NHL Free Agent Signings 2012: Recapping the Worst Deals Thus Far
NHL free agency is an exciting time for fans to see their teams get better for next season, but several teams this summer, such as the Calgary Flames, have given out poor contracts that will hurt them moving forward.
Being aggressive in free agency is a fantastic strategy, but overpaying for players can be a costly mistake.
Let's look at the four worst signings of free agency thus far.
Calgary Flames: Jiri Hudler and Dennis Wideman
Many Calgary Flames fans want the team to start rebuilding, but the contracts that general manager Jay Feaster has given out in free agency thus far prove the franchise isn't ready to head in that direction yet.
Which contract is the worst of free agency thus far?
The Flames signed center Jiri Hudler to a four-year, $16 million contract on Monday, which was a terrible move. Hudler has only scored more than 15 goals in a season twice in his five years as an NHL player. He's also scored more than 50 points in a season just once.
The Flames are now the second closest team to the salary cap, per Capgeek, and have several players with contracts that are very unattractive on the trade market if they struggle during the season.
The Hudler and Dennis Wideman (five years, $26.25 million) contracts are the worst ones given out since the end of the season.
Wideman is good offensively but is a major liability on defense and cannot play important minutes in playoff games. Paying someone like that over $5 million per season is insane.
Vancouver Canucks: Jason Garrison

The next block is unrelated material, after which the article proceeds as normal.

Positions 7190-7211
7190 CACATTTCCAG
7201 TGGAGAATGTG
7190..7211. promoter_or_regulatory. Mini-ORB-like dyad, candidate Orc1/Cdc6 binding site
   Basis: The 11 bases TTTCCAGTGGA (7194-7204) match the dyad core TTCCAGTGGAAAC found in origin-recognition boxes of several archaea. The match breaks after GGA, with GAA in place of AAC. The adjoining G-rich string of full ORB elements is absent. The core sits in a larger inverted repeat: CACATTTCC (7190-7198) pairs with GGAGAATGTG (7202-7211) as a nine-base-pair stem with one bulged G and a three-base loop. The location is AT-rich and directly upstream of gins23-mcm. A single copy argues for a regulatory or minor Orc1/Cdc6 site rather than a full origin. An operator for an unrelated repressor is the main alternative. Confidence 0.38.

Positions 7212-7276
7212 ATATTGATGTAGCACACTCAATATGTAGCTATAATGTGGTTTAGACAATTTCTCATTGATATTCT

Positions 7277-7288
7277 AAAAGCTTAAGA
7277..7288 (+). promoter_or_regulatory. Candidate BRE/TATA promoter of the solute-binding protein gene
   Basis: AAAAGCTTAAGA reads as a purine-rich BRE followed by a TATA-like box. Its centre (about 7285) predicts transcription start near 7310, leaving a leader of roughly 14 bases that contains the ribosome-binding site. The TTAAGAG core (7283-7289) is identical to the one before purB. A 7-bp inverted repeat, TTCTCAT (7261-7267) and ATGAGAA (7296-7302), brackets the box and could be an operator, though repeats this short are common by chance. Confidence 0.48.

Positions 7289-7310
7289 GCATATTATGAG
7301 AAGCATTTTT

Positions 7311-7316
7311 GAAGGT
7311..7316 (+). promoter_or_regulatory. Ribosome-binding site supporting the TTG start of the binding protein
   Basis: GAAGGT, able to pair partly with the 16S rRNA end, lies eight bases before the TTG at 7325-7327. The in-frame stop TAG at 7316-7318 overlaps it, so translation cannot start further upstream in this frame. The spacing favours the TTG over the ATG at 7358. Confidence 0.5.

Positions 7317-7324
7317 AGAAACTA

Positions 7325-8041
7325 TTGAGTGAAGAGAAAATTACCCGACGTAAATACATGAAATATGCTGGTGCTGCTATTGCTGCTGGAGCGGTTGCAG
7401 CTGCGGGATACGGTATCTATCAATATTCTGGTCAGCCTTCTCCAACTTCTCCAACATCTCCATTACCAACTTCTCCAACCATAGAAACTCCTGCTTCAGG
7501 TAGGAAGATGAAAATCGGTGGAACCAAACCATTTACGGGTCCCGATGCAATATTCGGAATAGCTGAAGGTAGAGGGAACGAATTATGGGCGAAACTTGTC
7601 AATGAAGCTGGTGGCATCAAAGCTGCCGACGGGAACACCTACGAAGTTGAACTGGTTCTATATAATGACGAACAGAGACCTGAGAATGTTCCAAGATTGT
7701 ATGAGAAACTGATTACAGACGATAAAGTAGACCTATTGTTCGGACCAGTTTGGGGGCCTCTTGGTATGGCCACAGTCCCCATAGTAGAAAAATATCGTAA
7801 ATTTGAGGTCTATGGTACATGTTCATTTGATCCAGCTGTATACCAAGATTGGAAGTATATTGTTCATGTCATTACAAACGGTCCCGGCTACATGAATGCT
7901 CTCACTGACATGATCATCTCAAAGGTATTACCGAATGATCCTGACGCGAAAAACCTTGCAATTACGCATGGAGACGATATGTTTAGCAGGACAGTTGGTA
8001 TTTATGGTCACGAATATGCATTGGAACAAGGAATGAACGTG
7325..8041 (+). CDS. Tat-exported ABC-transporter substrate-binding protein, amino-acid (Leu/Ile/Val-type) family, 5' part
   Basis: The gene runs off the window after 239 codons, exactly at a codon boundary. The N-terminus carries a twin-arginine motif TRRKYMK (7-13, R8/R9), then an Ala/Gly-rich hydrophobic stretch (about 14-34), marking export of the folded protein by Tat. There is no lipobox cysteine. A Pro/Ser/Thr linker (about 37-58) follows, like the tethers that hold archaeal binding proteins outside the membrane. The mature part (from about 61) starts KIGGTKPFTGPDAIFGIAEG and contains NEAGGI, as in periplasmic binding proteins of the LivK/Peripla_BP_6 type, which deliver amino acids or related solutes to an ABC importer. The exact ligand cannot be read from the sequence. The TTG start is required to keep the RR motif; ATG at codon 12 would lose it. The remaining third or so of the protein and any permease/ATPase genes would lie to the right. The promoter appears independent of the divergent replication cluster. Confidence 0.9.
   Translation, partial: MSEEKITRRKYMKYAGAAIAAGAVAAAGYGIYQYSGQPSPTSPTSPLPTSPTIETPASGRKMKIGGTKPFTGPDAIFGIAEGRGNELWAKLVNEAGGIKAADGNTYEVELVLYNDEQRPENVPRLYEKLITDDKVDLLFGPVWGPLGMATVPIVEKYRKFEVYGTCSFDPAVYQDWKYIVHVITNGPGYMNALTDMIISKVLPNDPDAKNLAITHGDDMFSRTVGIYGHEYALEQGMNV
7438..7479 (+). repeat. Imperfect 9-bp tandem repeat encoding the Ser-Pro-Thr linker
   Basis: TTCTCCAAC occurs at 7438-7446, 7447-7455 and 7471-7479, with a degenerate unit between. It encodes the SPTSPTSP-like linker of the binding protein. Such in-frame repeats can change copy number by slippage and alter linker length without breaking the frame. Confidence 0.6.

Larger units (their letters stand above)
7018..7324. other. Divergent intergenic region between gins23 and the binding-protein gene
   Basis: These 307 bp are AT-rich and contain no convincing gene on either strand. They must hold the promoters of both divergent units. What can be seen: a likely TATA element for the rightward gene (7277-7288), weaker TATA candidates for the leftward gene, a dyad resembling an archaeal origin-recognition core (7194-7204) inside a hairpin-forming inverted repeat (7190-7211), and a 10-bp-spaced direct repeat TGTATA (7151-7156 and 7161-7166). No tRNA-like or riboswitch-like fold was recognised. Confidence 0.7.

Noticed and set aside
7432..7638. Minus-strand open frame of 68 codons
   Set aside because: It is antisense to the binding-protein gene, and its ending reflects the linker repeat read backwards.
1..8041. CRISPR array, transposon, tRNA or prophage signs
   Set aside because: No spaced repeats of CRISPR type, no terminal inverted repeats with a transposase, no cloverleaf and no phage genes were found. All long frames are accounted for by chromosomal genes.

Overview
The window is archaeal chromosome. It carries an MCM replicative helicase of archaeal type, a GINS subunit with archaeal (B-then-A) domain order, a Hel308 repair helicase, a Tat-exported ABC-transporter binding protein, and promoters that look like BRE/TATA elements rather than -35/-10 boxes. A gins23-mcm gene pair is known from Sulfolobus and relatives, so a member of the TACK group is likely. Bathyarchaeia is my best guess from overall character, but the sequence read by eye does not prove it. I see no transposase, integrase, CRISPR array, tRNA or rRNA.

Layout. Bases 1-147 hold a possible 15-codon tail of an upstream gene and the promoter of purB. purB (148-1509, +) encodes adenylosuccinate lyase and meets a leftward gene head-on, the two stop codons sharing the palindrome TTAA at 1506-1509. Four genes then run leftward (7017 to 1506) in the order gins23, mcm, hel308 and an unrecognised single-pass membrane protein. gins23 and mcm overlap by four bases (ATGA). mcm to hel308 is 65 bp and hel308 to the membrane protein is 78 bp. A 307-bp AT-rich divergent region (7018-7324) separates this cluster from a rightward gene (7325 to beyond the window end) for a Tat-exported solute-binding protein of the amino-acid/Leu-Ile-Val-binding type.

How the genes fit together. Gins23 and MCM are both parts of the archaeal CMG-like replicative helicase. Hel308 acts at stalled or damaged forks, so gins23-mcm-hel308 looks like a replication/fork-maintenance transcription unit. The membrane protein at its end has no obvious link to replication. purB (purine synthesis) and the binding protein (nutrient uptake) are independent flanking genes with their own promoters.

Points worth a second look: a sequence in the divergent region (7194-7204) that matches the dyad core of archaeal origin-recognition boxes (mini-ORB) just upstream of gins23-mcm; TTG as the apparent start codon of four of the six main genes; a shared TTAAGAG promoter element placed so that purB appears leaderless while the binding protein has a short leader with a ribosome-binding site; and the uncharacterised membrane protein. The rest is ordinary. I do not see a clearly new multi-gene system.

With the departures of defenemen Sami Salo and Aaron Rome, the Vancouver Canucks needed to sign a top four blueliner in free agency, and they did so by overpaying for Jason Garrison.
Garrison, 27, had a career year last season with the Florida Panthers, and it will be fascinating to watch if he can keep at that pace or even improve. The Canucks signed him to a six-year, $27.6 million contract with a $4.6 million salary cap hit. His contract makes Vancouver the third closest team to the cap.
That's a big contract for someone who has just one season where he scored more than 18 points. Garrison has also played in only 190 career NHL games.
Canucks fans hope that Garrison is coming into his prime and not someone who had a one good year knowing he was set to hit free agency. Vancouver also hasn't been very successful acquiring former Panthers players recently.
Now Garrison must show he is capable of excelling in a market with fans desperate for a Stanley Cup title.
Nashville Predators: Paul Gaustad
The Predators traded a first-round pick in the 2012 NHL draft to the Buffalo Sabres for center Paul Gaustad last season, then signed him to a four-year, $13 million contract last weekend. They have now overpaid to acquire him and keep him.
Gaustad is a good third/fourth-line player but not someone who is worth close to $3.5 million per season, especially on a team that has had one 30-plus goal scorer in the last three years.
Gaustad scored 21 points last season (17 with Buffalo, four with Nashville), which was 10 less than his 2010-11 scoring output. In the playoffs this year, he had just two points in two games. His defensive abilities are also limited.
While Gaustad will give some size and faceoff ability to the Predators' forward group, he is definitely overpaid for someone in his role.
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